Live Burn 2017

May 11, 2017

When Sarah Smith built a new home on her property in Centerburg, she was given a deadline to remove the house she had vacated. She could either pay to have it demolished or donate it to a fire training academy for the purposes of practicing a controlled burn. In December of 2016, Sarah contacted the Delaware Area Career Center’s Fire Program Director, Kevin Murphy, and asked if he and his students could burn her house down.

“Acquired structures such as Sarah’s house are hard to come by,” explains Murphy. “First of all, it’s rare for someone to even have a structure they need to dispose of and then once we do find one, it has to pass a number of inspections by the the EPA. If any one of those inspections fails, we can’t conduct the Live Fire Training.”

Over five months of preparation by DACC Fire Instructors and volunteers from local fire departments such as Columbus Fire, Washington Township Fire, Plain Township Fire, and Hartford Volunteer Fire went into preparing the house for the day of the Live Fire Training that took place on May 6th. During these five months, DACC Fire Instructors were also preparing a class of 14 adult firefighting students for this intense training and ultimately, a career in firefighting.

“The time and effort we put into preparing for this day is well worth it,” said Austin Kerns, Lead Instructor for the DACC Fire Program. “There is no better way to simulate a true house fire and experience the rigors of this type of emergency than to conduct a live burn.”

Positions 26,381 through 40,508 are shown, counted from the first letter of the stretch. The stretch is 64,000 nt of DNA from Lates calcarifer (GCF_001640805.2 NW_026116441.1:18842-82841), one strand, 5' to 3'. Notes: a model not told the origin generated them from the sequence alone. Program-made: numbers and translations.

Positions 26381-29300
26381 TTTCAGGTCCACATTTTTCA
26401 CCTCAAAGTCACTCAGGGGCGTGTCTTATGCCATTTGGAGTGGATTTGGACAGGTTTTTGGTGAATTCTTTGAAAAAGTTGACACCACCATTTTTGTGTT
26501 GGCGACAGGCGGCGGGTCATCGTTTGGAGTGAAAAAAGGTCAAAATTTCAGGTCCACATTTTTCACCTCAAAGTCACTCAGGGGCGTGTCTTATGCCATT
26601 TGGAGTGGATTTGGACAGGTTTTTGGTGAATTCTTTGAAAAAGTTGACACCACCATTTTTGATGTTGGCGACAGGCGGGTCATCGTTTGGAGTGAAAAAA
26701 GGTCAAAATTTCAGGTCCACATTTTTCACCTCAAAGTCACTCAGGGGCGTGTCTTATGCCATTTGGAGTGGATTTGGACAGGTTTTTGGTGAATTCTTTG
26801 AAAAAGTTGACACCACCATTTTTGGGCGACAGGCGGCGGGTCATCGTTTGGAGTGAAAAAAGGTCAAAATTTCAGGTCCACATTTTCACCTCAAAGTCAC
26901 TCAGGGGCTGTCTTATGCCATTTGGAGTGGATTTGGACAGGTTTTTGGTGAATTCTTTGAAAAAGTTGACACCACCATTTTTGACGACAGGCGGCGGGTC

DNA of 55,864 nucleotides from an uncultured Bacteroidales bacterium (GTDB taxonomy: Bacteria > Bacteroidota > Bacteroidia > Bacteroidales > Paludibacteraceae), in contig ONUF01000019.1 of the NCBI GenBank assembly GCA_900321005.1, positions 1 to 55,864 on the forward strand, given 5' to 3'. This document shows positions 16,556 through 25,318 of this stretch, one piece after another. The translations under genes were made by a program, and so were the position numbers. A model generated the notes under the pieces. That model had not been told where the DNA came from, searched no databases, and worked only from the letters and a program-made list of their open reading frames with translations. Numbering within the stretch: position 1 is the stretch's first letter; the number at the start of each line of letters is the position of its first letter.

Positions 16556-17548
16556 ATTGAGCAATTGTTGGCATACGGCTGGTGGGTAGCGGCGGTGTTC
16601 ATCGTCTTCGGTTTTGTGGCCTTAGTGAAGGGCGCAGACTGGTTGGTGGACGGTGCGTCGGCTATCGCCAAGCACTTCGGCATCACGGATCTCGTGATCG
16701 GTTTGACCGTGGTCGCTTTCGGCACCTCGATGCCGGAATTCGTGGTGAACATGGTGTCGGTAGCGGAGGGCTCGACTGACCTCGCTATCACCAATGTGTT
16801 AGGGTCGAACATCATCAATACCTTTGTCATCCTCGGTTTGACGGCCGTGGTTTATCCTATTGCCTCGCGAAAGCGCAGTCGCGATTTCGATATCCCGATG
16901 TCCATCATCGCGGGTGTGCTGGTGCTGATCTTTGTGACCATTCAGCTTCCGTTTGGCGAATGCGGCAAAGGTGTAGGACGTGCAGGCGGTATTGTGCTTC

For the first time, these students were joined inside the burning structure by community leaders. State Representative Andrew Brenner, Delaware City Schools Superintendent Paul Craft, and DACC Superintendent Mary Beth Freeman entered the burning house, escorted by DACC Fire Instructors and full time firefighters. They experienced not only the weight of the equipment and the heat of the flames, but also the near-zero visibility that often presents a hazard for first responders in an emergency. Afterwards, Murphy discussed the importance of investing resources in training and equipment to protect firefighters and help them to be more effective in emergency situations.

By the end of the DACC Firefighter Program, students will have completed 301 hours of fire training, including 16 hours of an emergency vehicle driving course, and 4 hours of life safety initiatives. When a structure is available to burn, the Live Fire Operations Training becomes the capstone of the program.

All guidelines, policies, & procedures were adhered to per NFPA1403 – Live Fire Acquired Structure Burning Plan.

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